Reviewed by: Jennie Kermode

Amanda Crew in Isabelle
"There's some good editing work by Diane Brunjes but the film lapses too easily into cliché, suggesting a lack of confidence in its central vision."

Which of these people would you least like to live next door to: a paralysed survivor of child abuse who gazes out of her window all day or a woman who becomes obsessed with the idea that said paralysed person is staring at her personally, and threatens her mother as a result? Your answer to that question is likely to have a significant influence on your feelings about this film.

One might feel a little more sympathy for the angry neighbour, Larissa (Amanda Crew), upon learning that she's just experienced pregnancy loss (something we witness in the opening scenes) and may well be in the grip of post-partum psychosis. Hallucinations are not uncommon in this situation, so it makes sense that she would hear her baby crying, and at first she seems able to maintain a rational perspective on this, though husband Matt (Adam Brody) still worries about leaving her alone whilst he goes to work. When she starts thinking that she's seeing the paralysed Isabelle (Zoë Belkin) inside her house, things take a more worrying turn. One of these women is a danger to the other - but which way round?

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To add to the complexity of the situation, there's the fact that Larissa was clinically dead for one minute after suffering from eclampsia. Although surviving temporary death is more and more common in real life and not usually very exciting, in horror films it's frequently associated with spiritual danger. Larissa talks about dreams of something trying to pull her down into flames. Matt visits a local pastor who talks about possession and supplies dire warnings. At a more mundane level, one can easily imagine that Larissa is suffering from survivor's guilt and feeling that she should die because her child did. Meanwhile, it emerges that Isabelle was abused by her father in a process involving some kind of Satanic ritual. Could she be possessed by the spirit of something malevolent? Or are we just on old fashioned disabled villain territory again?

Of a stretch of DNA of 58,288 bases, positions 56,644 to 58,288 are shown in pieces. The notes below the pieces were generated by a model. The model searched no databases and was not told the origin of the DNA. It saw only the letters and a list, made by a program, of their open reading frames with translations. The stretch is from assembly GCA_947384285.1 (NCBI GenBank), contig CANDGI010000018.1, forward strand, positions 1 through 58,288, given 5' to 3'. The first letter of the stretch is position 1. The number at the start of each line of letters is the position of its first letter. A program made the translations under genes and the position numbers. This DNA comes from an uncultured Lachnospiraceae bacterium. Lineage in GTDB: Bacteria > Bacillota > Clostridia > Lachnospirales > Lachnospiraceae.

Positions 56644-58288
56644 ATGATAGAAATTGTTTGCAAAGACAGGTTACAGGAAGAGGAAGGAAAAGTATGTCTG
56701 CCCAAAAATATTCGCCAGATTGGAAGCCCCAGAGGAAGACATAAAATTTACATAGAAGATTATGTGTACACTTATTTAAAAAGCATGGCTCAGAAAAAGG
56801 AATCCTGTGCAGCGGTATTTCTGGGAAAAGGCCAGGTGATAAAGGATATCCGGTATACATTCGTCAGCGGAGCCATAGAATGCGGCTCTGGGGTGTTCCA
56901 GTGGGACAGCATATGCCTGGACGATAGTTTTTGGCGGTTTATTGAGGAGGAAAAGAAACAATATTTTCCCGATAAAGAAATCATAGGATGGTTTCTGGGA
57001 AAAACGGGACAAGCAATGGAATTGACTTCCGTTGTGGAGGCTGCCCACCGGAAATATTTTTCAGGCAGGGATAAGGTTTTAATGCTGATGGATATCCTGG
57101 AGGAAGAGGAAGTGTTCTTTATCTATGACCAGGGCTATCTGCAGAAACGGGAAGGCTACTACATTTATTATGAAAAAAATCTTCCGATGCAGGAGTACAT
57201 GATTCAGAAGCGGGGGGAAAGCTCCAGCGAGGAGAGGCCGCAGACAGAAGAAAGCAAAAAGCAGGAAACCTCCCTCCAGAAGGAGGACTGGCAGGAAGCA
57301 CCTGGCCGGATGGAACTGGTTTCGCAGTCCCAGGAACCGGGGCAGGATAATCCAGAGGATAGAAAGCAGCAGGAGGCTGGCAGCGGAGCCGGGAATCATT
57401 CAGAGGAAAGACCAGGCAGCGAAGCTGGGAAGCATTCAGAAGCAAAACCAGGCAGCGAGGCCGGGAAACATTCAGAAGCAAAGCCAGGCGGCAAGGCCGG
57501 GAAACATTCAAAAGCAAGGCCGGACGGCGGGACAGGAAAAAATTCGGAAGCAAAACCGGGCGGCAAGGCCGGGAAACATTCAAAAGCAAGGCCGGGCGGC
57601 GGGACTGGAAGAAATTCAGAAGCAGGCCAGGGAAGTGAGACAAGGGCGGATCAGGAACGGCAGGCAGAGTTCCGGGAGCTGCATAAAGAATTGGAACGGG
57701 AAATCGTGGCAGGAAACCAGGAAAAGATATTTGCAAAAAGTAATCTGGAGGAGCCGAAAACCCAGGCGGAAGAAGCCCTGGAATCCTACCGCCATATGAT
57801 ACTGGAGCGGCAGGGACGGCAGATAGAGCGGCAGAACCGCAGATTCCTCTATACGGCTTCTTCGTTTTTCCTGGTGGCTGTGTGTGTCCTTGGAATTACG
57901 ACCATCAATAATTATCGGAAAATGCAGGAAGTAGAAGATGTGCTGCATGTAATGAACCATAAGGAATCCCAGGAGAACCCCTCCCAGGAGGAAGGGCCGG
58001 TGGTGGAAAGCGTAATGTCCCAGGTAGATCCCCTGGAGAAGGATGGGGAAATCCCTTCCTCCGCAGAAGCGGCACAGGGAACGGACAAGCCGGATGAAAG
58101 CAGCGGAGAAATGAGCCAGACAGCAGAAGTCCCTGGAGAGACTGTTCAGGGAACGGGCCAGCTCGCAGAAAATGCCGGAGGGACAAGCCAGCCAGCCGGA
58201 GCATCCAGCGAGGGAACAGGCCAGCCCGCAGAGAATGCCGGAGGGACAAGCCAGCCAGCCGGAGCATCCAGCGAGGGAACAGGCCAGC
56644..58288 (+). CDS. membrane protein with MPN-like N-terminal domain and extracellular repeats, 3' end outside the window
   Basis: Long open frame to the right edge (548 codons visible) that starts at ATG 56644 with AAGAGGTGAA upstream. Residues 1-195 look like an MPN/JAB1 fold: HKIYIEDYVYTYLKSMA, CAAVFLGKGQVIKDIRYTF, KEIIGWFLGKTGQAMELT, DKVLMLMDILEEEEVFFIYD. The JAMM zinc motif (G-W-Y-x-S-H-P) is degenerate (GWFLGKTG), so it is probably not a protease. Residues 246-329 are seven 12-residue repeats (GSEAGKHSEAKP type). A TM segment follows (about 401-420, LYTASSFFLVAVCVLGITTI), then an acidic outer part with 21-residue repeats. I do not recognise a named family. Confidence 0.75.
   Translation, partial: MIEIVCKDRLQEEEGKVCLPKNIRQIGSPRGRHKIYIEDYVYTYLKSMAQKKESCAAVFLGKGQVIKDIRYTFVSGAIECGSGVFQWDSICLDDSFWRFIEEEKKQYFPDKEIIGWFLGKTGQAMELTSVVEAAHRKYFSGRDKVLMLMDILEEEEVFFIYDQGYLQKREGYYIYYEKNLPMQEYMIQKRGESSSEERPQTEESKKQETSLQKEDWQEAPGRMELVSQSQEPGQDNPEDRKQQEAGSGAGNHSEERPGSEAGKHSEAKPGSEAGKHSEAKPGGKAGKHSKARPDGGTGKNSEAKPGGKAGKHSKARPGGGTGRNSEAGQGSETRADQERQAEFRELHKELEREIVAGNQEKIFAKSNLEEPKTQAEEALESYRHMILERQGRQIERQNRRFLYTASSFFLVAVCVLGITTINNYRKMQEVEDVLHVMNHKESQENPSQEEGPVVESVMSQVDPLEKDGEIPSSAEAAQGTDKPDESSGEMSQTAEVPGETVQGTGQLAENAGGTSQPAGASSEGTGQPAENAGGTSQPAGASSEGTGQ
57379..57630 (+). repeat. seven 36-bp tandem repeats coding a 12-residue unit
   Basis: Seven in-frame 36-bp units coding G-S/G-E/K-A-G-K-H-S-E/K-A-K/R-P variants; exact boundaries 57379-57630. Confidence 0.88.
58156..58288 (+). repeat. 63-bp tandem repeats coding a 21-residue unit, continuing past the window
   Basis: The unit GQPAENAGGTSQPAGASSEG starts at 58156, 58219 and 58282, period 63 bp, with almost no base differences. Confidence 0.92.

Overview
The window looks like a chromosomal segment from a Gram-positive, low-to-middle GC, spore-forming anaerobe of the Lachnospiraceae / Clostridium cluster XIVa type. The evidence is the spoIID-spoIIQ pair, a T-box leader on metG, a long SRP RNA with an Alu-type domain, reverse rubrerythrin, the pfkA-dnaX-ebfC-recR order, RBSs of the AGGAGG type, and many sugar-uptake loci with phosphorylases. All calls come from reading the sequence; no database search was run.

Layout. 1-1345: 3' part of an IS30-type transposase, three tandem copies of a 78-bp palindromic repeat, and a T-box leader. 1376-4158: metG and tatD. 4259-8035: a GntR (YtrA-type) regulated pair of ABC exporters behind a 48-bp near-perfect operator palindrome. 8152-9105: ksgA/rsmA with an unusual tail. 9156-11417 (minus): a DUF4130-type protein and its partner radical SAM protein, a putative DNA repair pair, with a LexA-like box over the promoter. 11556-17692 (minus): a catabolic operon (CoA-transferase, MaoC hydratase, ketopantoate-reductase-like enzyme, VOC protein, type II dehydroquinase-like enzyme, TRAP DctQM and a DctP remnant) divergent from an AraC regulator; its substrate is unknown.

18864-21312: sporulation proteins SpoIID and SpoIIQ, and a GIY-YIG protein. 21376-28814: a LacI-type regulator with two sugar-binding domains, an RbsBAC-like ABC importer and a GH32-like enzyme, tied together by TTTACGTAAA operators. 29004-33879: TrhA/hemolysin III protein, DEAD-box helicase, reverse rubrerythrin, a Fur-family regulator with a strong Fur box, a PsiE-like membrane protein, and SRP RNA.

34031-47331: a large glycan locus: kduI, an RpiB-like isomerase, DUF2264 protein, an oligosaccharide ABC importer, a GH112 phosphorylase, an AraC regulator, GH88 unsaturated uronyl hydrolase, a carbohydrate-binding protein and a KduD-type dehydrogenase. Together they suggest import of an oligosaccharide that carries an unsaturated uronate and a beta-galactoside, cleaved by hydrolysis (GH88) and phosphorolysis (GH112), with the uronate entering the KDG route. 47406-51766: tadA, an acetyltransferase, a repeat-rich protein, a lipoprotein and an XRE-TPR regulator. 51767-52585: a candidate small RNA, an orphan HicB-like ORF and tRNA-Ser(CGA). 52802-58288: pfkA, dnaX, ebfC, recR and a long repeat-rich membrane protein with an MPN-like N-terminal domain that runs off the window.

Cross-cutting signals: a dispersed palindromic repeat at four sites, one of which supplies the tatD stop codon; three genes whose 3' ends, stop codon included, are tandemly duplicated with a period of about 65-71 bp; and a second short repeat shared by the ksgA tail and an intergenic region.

The film walks an uneasy line. Obnoxious as she is, it's difficult to like Larissa, yet we're obviously not seeing her at her best. Brody works hard to let us see her through Matt's eyes and understand how far things have gone wrong for her. Balancing this is Sheila McCarthy, who delivers an achingly brittle performance as Isabelle's mother, driven to desperation by long years of caring for her child and wanting to protect her from further suffering. The trauma she experiences in trying to help her living daughter provides some perspective on Larissa's trauma over her dead son.

The biggest problem with all this, aside from the slenderness of the plot, is that director Robert Heydon keeps trying to raise the tension with shots of Isabelle that rely on representing her damaged body as monstrous and on implying that she's to blame for a gaze she is physically unable to break. There's a notable absence of the kind of footage that might suggest she's an innocent person with something else looking out from within her. This unbalances the film and leaves it reliant on audience prejudice - Larissa may be losing it but at least she looks normal. It's lazy, exploitative filmmaking that undermines some of the director's genuinely skilful work in using timing and sound design to create a sense of developing threat. There's some good editing work by Diane Brunjes but the film lapses too easily into cliché, suggesting a lack of confidence in its central vision - before we even get to the glowing red eyes that are pure kitsch.

Pregnancy loss is obviously a highly emotive subject for some viewers so there's no denying that this film packs a punch - it just doesn't land it as well as it might. It's probable that you'll also get more out of it if you have strong religious beliefs affecting the way you feel about the occult and the experience of death. Ultimately, it carries the same message as many a North American horror film - if your neighbour is freaking you out, spare yourself some stress and just close the curtains.

Reviewed on: 22 Jun 2019
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A young couple trying to cope with a tragic loss feel that they are being threatened by an evil presence.

Director: Robert Heydon

Writer: Donald Martin

Starring: Amanda Crew, Adam Brody, Zoë Belkin, Sheila McCarthy, Krista Bridges, Alison Brooks

Year: 2018

Runtime: 81 minutes

Country: Canada, US


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